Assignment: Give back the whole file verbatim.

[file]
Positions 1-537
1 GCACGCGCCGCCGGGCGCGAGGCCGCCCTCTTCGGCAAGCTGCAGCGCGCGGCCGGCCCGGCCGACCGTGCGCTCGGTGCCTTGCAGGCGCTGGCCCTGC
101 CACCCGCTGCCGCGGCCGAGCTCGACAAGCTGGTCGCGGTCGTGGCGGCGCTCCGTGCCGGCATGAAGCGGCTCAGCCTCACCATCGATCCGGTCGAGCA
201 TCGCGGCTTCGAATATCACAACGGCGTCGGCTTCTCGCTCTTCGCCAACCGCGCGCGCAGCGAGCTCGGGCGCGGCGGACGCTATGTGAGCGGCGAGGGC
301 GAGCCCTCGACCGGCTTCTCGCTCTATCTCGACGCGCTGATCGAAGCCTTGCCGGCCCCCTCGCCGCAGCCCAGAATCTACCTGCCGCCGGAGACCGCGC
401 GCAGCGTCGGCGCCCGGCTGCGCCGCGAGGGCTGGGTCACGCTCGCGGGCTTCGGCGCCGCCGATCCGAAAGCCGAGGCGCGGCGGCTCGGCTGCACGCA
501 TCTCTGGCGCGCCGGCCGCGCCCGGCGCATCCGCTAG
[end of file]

Positions 1-537
1 GCACGCGCCGCCGGGCGCGAGGCCGCCCTCTTCGGCAAGCTGCAGCGCGCGGCCGGCCCGGCCGACCGTGCGCTCGGTGCCTTGCAGGCGCTGGCCCTGC
101 CACCCGCTGCCGCGGCCGAGCTCGACAAGCTGGTCGCGGTCGTGGCGGCGCTCCGTGCCGGCATGAAGCGGCTCAGCCTCACCATCGATCCGGTCGAGCA
201 TCGCGGCTTCGAATATCACAACGGCGTCGGCTTCTCGCTCTTCGCCAACCGCGCGCGCAGCGAGCTCGGGCGCGGCGGACGCTATGTGAGCGGCGAGGGC
301 GAGCCCTCGACCGGCTTCTCGCTCTATCTCGACGCGCTGATCGAAGCCTTGCCGGCCCCCTCGCCGCAGCCCAGAATCTACCTGCCGCCGGAGACCGCGC
401 GCAGCGTCGGCGCCCGGCTGCGCCGCGAGGGCTGGGTCACGCTCGCGGGCTTCGGCGCCGCCGATCCGAAAGCCGAGGCGCGGCGGCTCGGCTGCACGCA
501 TCTCTGGCGCGCCGGCCGCGCCCGGCGCATCCGCTAG